Do you have your Part 107 certificate? If you're a drone pilot, the answer had better be yes. But what if you're not a drone pilot? Well, the BVLOS ARC has something to say about that. Their latest report recommends that all new Part 107 certificates include provisions for beyond visual line of sight (BVLOS) operation. If you want to get your Part 107, you need to be prepared to fly your drone beyond your line of sight. Here's what you need to know.
The BVLOS ARC is a committee of aviation experts formed in 2016 to study the usefulness of drone operations beyond visual line of sight. Their latest report recommends that the FAA include BVLOS provisions in all new Part 107 certificates. This would require all current and future drone pilots to be trained and certified to fly their drones beyond their line of sight.
The BVLOS ARC is recommending this change because they believe it will make drone operations safer and more efficient. Currently, drone pilots are only allowed to fly their drones within their line of sight. Meaning that you need to keep your drone in view at all times, which can be difficult, especially if the drone is flying at a distance.
If pilots were able to fly their drones beyond their line of sight, they would be able to use visual aids, such as First Person View (FPV) goggles, to keep track of the drone. This would make it much easier for pilots to see and avoid obstacles, and it would also allow them to fly the drone for longer periods of time.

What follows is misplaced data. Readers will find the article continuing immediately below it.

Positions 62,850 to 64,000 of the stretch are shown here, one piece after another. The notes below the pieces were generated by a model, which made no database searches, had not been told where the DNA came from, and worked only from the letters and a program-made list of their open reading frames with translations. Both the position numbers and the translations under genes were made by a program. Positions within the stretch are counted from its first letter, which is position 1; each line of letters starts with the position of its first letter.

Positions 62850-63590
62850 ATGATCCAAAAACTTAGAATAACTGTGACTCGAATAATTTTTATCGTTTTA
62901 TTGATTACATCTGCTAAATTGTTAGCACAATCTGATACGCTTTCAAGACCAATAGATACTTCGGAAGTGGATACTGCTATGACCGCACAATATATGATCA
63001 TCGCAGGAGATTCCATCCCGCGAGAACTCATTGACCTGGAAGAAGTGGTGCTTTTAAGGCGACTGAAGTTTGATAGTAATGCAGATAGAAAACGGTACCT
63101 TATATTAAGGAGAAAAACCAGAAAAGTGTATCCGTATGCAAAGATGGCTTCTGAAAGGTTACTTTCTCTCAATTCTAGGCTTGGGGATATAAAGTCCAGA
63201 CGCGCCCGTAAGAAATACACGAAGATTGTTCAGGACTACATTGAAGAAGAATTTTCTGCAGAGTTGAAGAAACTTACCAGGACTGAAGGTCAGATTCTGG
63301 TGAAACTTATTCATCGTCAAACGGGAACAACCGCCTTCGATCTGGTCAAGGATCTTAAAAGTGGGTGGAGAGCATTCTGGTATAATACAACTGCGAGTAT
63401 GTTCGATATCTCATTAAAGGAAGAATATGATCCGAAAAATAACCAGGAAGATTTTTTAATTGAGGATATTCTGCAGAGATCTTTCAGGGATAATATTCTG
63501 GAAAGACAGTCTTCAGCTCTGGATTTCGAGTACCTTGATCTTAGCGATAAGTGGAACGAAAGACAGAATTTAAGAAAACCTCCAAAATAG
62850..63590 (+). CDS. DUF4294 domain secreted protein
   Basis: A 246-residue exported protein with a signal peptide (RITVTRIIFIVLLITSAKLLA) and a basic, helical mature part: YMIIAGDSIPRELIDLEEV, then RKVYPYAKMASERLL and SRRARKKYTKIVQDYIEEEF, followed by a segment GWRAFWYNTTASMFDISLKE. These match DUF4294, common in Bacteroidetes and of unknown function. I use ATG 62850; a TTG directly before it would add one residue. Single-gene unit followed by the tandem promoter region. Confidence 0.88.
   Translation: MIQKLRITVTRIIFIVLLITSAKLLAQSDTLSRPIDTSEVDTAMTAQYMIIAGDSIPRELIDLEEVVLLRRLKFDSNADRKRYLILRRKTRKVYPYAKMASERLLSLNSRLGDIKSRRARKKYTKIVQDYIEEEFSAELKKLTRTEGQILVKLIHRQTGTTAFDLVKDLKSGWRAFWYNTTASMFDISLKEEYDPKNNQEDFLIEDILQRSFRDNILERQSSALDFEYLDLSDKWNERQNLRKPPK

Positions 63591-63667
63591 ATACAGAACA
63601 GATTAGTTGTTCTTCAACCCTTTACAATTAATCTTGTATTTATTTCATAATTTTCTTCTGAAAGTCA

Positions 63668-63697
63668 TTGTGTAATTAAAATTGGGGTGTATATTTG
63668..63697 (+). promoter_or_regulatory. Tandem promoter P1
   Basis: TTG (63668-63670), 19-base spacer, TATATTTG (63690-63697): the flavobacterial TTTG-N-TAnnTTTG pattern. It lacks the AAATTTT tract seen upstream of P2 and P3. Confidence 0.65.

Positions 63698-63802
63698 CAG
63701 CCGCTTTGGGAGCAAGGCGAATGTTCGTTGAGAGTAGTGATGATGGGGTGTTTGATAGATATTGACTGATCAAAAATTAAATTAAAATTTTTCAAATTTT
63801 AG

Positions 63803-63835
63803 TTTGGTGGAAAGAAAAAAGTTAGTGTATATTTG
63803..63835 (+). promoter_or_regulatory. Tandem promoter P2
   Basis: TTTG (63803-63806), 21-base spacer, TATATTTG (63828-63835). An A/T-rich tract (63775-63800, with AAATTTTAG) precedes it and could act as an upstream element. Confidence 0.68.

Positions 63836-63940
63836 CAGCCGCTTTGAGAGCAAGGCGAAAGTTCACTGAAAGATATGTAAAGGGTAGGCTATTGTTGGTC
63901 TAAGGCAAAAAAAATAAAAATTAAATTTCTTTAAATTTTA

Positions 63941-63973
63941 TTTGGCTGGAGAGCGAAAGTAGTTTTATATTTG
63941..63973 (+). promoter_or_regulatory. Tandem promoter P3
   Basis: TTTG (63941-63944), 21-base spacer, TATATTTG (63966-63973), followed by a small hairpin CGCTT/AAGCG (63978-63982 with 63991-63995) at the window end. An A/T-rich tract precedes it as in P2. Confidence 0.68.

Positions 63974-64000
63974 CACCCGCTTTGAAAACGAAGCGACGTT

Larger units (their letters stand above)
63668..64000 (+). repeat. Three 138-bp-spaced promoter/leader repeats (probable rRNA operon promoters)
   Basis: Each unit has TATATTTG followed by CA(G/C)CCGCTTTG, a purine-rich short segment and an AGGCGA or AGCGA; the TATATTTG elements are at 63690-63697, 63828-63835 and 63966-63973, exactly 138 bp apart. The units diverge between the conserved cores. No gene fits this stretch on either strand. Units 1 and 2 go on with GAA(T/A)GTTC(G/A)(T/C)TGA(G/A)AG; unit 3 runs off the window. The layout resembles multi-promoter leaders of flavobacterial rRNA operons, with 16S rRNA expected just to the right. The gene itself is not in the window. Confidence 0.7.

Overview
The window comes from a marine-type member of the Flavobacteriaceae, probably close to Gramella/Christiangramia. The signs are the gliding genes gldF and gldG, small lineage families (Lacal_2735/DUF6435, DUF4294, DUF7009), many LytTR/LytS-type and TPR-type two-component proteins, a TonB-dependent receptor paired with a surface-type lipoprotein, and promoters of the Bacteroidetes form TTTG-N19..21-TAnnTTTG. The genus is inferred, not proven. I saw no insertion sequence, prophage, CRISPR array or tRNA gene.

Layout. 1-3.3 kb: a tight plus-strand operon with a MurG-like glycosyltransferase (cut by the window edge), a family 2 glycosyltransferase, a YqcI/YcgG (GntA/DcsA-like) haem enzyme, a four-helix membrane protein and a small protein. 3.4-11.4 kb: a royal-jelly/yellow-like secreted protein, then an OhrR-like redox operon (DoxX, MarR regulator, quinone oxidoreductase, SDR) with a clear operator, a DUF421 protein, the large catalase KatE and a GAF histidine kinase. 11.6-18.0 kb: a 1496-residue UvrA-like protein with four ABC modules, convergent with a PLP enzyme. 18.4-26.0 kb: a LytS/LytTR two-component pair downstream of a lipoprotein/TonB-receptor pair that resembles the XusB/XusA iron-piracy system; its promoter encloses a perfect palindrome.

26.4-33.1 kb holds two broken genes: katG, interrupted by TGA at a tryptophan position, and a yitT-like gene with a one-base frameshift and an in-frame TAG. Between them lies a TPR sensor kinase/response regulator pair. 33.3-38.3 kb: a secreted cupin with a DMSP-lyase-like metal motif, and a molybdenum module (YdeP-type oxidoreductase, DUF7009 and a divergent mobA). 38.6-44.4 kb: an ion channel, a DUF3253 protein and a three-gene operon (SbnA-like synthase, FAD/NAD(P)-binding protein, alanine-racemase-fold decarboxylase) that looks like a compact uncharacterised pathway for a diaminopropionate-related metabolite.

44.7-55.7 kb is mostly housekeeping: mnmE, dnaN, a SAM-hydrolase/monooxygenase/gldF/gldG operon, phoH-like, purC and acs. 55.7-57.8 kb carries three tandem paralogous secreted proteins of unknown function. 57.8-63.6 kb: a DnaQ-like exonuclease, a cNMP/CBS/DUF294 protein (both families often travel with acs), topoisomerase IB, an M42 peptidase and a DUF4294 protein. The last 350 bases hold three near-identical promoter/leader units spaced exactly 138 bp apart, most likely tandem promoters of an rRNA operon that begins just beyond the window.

The BVLOS ARC's recommendation is just that, a recommendation. It's up to the FAA to decide whether or not to include BVLOS provisions in the Part 107 certificate.
So what would this mean if the FAA made these recommended changes?
This new level of Part 107 certification would require pilots looking to fly beyond line of sight operations to attend online training and then take an online exam to earn a new certificate. This certificate would be an advanced form of Part 107 operations. With this new certificate, the need to have a CFI (Certified Flight Instructor) for beyond line of sight operations would disappear. Which is good news because it's not economically viable to obtain a manned certificate, let alone a CFI certificate.
It's important to remember that these are recommendations and are currently not being enforced by the FAA. If you have any questions about getting your Part 107 or if you would like more information on what a Part 107 license is, you can click here for more info or call and speak to a Lucid Drone Tech rep today.